High-risk, high-reward policies heavily influenced by Wall Street helped some college endowments grow to several times their original sizes, but they also did damage to employees, local communities and the global financial system, a new assessment of investment practices at Harvard University and five other New England institutions suggests.
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May 21, 2010
May 20, 2010
No enterprise can be all things to all people, but that doesn’t stop plenty of college presidents from introducing new departments, centers and initiatives aimed at making their institutions the best at everything. Daniel M. Fogel, who’s been president of the University of Vermont since 2002, isn’t one of them. “There are so many disciplinary and interdisciplinary areas where we have strength and could build up more,” he says. “But you can’t prioritize everything: that’s not what prioritization is. We need to pick and choose areas of focus and emphasis.”
May 18, 2010
The University of California at Berkeley is an experimental place, and sometimes those experiments start as early as the summer before new students set foot on campus. This summer, the university’s College of Letters and Science -- home to three quarters of Berkeley’s 25,000 undergraduates -- will ask freshmen and transfers to return a cotton swab covered in cells collected from their inner cheeks in an effort to introduce them to the emerging field of personalized medicine.
May 17, 2010
Jim Yong Kim hasn’t been quiet about his desire to change how health care works in the United States and around the world. The former professor at Harvard University’s schools of medicine and public health, who became Dartmouth College’s president last summer, isn’t unique in wanting to foster a multidisciplinary approach to solving health care’s problems, but he has been vocal about what he sees as the need to galvanize those efforts under the banner of “health care delivery science.”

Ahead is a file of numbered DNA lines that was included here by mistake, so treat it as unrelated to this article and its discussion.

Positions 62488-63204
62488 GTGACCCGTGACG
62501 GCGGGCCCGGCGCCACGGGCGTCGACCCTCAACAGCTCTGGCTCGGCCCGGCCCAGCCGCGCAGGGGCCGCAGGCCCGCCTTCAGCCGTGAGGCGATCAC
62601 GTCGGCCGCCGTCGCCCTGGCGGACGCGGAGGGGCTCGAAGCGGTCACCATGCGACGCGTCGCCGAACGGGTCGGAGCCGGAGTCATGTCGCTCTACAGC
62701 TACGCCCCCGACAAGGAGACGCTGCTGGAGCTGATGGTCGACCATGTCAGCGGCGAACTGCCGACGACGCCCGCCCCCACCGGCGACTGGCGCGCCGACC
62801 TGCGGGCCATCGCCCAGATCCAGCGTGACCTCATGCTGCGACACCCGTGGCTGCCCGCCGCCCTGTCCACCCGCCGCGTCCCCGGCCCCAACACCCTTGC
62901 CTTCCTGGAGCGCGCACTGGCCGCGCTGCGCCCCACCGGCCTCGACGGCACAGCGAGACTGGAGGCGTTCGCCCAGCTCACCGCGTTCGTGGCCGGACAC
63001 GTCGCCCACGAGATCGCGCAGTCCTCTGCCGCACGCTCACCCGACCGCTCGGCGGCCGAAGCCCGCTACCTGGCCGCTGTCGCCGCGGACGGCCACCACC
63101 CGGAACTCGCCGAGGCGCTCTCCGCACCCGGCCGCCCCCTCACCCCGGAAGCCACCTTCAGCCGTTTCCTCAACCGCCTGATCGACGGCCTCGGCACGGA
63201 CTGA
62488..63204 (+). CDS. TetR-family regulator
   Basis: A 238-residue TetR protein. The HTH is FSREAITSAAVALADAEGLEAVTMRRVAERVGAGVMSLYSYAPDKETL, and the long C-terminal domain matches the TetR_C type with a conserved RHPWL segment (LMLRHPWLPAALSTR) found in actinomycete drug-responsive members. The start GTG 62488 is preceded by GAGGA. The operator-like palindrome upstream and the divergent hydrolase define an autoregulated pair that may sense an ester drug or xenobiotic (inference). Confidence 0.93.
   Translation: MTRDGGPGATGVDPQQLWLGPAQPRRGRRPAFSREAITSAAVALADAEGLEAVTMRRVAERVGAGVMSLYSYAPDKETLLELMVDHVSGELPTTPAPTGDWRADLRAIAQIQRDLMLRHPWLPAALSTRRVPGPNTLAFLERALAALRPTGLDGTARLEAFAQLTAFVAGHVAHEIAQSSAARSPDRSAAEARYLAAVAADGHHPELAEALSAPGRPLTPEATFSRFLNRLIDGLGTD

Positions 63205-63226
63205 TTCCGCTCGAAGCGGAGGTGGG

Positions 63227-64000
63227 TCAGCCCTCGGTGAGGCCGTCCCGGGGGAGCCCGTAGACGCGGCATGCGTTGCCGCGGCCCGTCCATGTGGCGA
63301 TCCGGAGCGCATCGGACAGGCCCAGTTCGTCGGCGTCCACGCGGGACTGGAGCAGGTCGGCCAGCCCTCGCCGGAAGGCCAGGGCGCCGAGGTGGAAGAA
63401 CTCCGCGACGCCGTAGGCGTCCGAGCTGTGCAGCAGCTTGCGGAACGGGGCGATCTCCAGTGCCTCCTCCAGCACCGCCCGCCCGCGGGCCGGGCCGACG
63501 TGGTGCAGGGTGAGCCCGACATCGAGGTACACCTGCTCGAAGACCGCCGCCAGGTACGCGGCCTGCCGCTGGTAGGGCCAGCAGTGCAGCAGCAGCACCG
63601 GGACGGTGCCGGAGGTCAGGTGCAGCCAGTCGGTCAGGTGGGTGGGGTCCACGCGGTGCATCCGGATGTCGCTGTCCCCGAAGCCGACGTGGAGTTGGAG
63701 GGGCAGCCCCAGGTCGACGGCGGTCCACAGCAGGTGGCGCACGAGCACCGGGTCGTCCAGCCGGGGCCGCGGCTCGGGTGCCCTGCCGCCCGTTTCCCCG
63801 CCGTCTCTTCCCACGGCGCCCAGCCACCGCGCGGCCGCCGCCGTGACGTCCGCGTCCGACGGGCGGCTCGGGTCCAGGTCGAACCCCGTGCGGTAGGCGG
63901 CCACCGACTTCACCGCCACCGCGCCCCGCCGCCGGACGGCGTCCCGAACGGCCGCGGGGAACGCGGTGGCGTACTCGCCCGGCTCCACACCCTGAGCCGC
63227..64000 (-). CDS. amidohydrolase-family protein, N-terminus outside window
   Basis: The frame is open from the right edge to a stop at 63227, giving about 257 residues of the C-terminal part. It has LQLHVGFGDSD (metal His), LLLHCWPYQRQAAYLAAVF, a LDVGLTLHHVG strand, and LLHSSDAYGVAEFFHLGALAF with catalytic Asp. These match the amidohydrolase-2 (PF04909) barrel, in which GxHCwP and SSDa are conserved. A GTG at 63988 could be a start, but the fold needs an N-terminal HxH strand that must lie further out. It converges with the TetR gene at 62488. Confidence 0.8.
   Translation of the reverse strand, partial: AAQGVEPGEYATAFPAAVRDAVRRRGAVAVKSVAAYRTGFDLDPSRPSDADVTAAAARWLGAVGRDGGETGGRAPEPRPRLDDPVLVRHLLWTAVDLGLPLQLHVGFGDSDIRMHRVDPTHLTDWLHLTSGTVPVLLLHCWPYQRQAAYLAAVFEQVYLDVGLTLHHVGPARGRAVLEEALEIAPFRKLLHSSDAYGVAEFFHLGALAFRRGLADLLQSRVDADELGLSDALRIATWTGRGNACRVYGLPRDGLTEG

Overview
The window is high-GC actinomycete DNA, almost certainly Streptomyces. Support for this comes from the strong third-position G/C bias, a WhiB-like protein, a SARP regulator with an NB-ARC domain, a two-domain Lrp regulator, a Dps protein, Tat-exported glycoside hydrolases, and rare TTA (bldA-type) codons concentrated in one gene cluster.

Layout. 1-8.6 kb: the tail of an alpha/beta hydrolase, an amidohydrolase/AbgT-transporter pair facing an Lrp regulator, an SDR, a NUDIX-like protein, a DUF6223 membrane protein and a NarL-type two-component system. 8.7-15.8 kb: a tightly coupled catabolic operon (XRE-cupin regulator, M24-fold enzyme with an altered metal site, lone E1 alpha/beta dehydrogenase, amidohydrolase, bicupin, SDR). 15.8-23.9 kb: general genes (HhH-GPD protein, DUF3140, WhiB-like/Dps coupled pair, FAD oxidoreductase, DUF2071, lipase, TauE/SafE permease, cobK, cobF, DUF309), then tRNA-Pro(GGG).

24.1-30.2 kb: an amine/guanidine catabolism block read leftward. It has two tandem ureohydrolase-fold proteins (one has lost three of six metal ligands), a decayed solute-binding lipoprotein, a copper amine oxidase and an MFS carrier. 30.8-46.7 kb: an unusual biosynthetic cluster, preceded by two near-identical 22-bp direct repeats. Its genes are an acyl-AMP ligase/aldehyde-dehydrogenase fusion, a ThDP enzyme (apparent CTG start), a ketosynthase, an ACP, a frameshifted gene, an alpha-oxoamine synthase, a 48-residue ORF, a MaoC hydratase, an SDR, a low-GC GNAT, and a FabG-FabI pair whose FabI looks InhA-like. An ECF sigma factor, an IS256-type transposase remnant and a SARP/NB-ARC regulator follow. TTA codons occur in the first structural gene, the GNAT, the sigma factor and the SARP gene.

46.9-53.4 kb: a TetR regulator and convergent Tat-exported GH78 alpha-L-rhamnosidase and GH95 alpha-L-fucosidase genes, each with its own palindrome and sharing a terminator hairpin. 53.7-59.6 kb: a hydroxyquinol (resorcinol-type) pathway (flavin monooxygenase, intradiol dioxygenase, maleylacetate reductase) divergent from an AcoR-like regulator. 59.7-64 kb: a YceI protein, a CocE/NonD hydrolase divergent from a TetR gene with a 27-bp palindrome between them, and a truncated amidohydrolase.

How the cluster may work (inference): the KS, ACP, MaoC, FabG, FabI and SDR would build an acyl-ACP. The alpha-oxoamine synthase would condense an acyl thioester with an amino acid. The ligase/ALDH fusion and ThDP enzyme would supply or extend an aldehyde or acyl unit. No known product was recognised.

May 14, 2010
The undergraduate offerings at Stanford University’s School of Engineering could be engaged in a tug of war. On one side is the foundation of math, science and major-specific courses students need to earn a degree now, or four years from now. On the other, the skills, curiosity and bent toward problem solving that students will need in their first job and in the job they get 20 or 40 years into their careers.
May 11, 2010
Disasters and tragedies over the last decade have motivated colleges and universities to develop emergency management plans, but very little information has been collected to give campus officials a sense of how their programs compare to their neighbors and peer institutions.
May 10, 2010
To a cash-strapped public university, the promise of hundreds of new international applicants each year, paying full out-of-state tuition and spreading the institution’s name around the world, might be too good to pass up.
May 5, 2010
A few years ago, any discussion of the master’s in business administration would begin with discussions of scandal and mismanagement. Look at instances of accounting fraud at Enron and WorldCom: MBAs behaving badly. A president of the United States with mixed approval ratings and plenty of opponents in his own party: an MBA whose leadership skills seemed lacking.
May 4, 2010
The alarming spike in demand for mental health services on college campuses that began about a decade ago appears to be leveling off, a just-released survey of counseling center directors suggests.
April 30, 2010
WASHINGTON – Associations, accreditors and scholars have issued report after report proposing ways to improve teacher preparation, but a high-profile federal study released Thursday urges the U.S.